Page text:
Gap Filling and Interpolation (GFI)
The examples and graphics that explain the concepts in this topic use the following simple schema:
CREATE TABLE TickStore (ts TIMESTAMP, symbol VARCHAR(8), bid FLOAT); INSERT INTO TickStore VALUES ('2009-01-01 03:00:00', 'XYZ', 10.0); INSERT INTO TickStore VALUES ('2009-01-01 03:00:05', 'XYZ', 10.5); COMMIT;
In Vertica, time series data is represented by a sequence of rows that conforms to a particular table schema, where one of the columns stores the time information.
Both time and the state of data within a time series are continuous. Thus, evaluating SQL queries over time can be challenging because input records usually occur at non-uniform intervals and can contain gaps.
For example, the following table contains two input rows five seconds apart: 3:00:00 and 3:00:05.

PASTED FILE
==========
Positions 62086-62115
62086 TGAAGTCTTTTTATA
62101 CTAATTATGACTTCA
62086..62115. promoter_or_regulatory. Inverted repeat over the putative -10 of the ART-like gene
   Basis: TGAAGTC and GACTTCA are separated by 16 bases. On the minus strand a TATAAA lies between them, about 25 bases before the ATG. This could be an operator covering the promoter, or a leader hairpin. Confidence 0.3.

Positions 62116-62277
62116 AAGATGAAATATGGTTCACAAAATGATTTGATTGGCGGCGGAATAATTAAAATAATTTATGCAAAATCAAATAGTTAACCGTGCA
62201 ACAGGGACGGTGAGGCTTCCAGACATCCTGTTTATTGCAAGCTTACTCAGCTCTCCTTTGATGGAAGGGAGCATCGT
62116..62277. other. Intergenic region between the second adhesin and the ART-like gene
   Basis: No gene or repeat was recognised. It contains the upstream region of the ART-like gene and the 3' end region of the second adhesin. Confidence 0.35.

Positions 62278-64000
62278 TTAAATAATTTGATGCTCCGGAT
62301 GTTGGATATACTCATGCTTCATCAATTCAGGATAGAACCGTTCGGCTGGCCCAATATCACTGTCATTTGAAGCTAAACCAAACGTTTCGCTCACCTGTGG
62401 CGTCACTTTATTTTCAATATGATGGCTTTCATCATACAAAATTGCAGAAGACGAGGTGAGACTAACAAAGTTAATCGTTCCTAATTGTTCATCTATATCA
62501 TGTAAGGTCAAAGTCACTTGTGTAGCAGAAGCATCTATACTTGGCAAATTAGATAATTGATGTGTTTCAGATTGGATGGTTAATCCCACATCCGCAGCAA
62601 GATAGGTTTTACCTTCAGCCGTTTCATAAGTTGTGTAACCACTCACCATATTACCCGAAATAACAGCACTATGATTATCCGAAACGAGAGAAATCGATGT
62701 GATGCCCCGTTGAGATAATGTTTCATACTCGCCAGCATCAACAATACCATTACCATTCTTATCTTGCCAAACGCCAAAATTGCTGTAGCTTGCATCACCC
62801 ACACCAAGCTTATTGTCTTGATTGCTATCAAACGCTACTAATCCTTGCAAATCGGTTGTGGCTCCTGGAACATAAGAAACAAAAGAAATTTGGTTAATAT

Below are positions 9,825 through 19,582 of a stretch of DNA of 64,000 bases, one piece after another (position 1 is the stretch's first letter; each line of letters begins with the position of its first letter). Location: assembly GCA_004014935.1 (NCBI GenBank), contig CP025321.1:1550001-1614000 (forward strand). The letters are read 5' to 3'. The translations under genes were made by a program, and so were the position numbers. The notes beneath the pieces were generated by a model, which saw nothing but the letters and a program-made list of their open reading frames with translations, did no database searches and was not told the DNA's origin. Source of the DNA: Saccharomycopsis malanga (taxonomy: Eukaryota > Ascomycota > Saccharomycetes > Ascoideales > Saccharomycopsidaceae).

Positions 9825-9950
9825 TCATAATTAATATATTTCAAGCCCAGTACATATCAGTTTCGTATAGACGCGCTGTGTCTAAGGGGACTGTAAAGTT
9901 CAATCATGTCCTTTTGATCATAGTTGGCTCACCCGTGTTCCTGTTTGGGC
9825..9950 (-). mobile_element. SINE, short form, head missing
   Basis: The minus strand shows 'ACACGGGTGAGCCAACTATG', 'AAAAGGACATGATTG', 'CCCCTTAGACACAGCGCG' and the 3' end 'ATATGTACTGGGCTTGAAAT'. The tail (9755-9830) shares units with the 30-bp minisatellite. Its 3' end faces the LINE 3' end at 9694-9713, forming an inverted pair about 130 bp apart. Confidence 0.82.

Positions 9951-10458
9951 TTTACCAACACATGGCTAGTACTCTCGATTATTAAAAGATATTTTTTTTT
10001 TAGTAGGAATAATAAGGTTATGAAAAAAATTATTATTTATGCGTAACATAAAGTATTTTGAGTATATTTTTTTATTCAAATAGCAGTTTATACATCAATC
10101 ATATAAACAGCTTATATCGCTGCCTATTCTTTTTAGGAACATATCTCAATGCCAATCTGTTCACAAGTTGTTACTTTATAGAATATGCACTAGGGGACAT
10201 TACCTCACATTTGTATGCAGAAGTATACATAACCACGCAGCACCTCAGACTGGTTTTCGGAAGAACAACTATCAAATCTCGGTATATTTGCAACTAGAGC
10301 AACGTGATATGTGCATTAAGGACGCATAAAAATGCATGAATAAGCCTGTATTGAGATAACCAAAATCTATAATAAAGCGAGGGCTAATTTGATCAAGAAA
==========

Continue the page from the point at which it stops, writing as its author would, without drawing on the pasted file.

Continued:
=> SELECT * FROM TickStore; ts | symbol | bid ---------------------+--------+------ 2009-01-01 03:00:00 | XYZ | 10 2009-01-01 03:00:05 | XYZ | 10.5 (2 rows)
Given those two inputs, how can you determine a bid price that falls between the two points, such as at 3:00:03 PM?
TIME_SLICE function normalizes timestamps into corresponding time slices; however,
TIME_SLICE does not solve the problem of missing inputs (time slices) in the data. Instead, Vertica provides gap-filling and interpolation (GFI) functionality, which fills in missing data points and adds new (missing) data points within a range of known data points to the output. It accomplishes these tasks with time series aggregate functions and the SQL TIMESERIES Clause.
But first, we'll illustrate the components that make up gap filling and interpolation in Vertica, starting with Constant Interpolation.
The images in the following topics use the following legend:
- The x-axis represents the timestamp (
- The y-axis represents the bid column.
- The vertical blue lines delimit the time slices.
- The red dots represent the input records in the table, $10.0 and $10.5.
- The blue stars represent the output values, including interpolated values.